Interview with the minister
Two years after Justice Secretary KENNY MacASKILL released convicted Lockerbie bomber Abdelbaset Ali Mohmed al-Megrahi on compassionate grounds, LabourHame asks the minister whether he thinks three months is a long time in politics
LabourHame: Are you surprised that Al-Megrahi is still alive, two years after he returned home to Libya?
Kenny MacAskill: Well, no, because his prognosis as explained to me in 2009 was that he was likely to live for only three months, give or take 15 years.
LH: “Give or take”?
KM: Very important caveat, that. Often missed out by the Unionist media.
LH: Who was it who gave this prognosis?
KM: I don’t think it would be appropriate to name the individual concerned…
LH: We could always submit a Freedom of Information request.
KM: A man in a pub.
LH: A man in a pub?
KM: Yes, he told me his mum had the same type of cancer as Mr Al-Megrahi, so he was an expert.
LH: And did this man give you any more information about the diagnosis?
KM: No, but he bought me some prawn cocktail crisps to go with my lager tops. I thought that was nice of him.
LH: With the benefit of hindsight, though, do you now regret your decision to release Mr Al-Megrahi?
KM: Not at all, because it was the right thing to do. You see, the Scottish people pride themselves on their humanity. That’s what makes us different from everyone else in the world – no other nation in the world values their humanity. Scotland is a humanity-valuing nation, and that’s what makes us unique.
LH: You also said in 2009 that Al-Megrahi’s illness was “resistant to any treatment options of known effectiveness”.
KM: Did I? Are you sure?
LH: Were you and the Scottish medical profession-…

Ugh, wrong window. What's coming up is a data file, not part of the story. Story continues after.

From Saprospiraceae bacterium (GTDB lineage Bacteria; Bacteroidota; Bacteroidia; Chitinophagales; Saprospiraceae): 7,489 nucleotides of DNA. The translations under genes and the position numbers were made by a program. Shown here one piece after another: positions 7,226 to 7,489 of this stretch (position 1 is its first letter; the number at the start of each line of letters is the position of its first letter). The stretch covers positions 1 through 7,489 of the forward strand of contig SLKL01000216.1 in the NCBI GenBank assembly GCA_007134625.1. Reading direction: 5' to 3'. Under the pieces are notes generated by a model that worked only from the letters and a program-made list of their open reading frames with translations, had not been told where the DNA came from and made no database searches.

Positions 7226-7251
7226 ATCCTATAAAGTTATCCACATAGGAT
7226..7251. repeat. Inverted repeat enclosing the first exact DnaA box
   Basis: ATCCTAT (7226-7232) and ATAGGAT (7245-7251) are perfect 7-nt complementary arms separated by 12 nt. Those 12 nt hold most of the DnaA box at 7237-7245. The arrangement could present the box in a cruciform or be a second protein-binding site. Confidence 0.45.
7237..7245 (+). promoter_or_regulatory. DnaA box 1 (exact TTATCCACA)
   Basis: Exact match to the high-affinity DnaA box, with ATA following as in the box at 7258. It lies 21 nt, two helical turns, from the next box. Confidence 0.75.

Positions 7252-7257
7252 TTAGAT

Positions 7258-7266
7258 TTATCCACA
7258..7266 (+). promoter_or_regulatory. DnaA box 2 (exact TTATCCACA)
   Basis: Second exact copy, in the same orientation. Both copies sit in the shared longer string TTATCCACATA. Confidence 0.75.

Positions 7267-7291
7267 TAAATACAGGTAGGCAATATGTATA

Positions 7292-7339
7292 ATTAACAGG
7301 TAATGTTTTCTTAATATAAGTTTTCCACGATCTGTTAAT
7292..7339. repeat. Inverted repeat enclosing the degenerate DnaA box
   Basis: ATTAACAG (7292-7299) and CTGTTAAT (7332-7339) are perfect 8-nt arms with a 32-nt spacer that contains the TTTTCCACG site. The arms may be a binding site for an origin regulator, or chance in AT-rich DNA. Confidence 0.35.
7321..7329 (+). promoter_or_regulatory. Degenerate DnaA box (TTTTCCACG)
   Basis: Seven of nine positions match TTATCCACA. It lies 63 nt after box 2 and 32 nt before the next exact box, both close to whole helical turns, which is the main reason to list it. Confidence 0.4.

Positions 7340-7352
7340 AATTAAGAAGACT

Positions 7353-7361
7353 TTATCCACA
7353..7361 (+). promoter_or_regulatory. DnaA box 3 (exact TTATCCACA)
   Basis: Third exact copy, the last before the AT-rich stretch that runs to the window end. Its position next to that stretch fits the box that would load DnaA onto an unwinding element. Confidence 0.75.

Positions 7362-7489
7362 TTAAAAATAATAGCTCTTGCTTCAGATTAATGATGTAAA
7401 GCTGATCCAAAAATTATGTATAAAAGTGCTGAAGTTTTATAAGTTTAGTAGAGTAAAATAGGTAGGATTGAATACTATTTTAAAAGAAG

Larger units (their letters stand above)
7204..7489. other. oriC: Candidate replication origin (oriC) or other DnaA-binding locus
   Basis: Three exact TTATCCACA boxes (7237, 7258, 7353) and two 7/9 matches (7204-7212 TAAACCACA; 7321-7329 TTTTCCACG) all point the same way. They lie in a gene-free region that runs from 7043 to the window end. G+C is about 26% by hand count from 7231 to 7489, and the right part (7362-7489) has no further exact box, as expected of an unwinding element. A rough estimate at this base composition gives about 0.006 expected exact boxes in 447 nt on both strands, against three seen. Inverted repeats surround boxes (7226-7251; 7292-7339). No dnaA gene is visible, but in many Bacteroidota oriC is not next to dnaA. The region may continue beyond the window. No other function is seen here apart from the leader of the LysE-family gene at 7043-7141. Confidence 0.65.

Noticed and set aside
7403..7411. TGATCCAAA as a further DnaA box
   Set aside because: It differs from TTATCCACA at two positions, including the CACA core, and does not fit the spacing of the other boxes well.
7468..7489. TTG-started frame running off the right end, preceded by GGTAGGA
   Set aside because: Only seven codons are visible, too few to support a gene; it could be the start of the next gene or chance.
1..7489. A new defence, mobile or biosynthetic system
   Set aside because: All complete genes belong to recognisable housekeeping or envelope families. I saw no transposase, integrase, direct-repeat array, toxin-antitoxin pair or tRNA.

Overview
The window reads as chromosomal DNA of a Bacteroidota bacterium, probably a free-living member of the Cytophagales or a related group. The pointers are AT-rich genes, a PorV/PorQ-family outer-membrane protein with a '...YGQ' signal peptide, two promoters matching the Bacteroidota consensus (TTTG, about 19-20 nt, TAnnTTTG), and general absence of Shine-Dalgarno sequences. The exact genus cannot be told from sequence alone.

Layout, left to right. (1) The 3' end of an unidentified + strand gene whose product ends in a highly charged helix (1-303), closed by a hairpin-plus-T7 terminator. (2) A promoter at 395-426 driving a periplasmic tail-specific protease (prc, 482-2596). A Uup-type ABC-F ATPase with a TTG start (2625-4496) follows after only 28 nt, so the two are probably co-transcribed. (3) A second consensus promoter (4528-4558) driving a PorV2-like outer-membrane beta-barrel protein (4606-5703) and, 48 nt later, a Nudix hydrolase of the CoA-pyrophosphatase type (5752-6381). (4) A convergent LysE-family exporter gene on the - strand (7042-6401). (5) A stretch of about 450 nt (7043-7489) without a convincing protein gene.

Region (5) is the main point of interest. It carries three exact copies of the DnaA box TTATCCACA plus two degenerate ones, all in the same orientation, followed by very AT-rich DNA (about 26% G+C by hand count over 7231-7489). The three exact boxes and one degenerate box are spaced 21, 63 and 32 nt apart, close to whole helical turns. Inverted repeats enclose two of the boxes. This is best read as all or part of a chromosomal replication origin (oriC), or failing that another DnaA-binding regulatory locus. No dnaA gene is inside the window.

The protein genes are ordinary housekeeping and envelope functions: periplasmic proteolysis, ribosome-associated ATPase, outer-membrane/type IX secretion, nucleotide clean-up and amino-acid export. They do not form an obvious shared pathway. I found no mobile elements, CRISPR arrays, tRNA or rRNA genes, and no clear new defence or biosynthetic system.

KM: And the man in the pub.
LH: Quite, the man in in the pub as well – were they perhaps unaware of more effective treatments that might be available to him in Tripoli that weren’t available here?
KM: Look, whether he lives another week, another year, another ten years doesn’t really matter, does it?
LH: Doesn’t it?
KM: No, what’s important is that he will be judged by a Higher Power.
LH: Which one?
LH: Which “Higher Power” would that be, specifically?
KM: Well, you know… God and stuff.
LH: Do you believe in God?
KM: God, no!
LH: So you don’t believe there is actually any “Higher Power” to make that judgment on Al-Megrahi, is that correct?
KM: Er… Look, Gordon Brown wanted him released as well – not just me!
LH: And did you consult the then Prime Minister about your decision to release Al-Megrahi?
KM: Are you joking? Of course I didn’t!
LH: So what difference does it make wherther Gordon Brown wanted him released or not?
KM: Well, I’m just saying… Gosh! Is that the time?
LH: And Iain Gray objected to the release, didn’t he? He disagreed with Gordon Brown.
KM: Exactly! Which just proves that so-called “Scottish” Labour – or as I prefer to call it, “London Labour” (clever, eh?) – just does what the UK leadership tell it to… er… Listen, I thought this was supposed to be an interview with NewsNet Scotland – the latest in their hard-hitting series, “Just What Is It That Makes The SNP So Damned Wonderful?”
LH: Minister, thank you for your time.
KM: Make sure you put in the bit about Scotland valuing humanity!
LH: I will.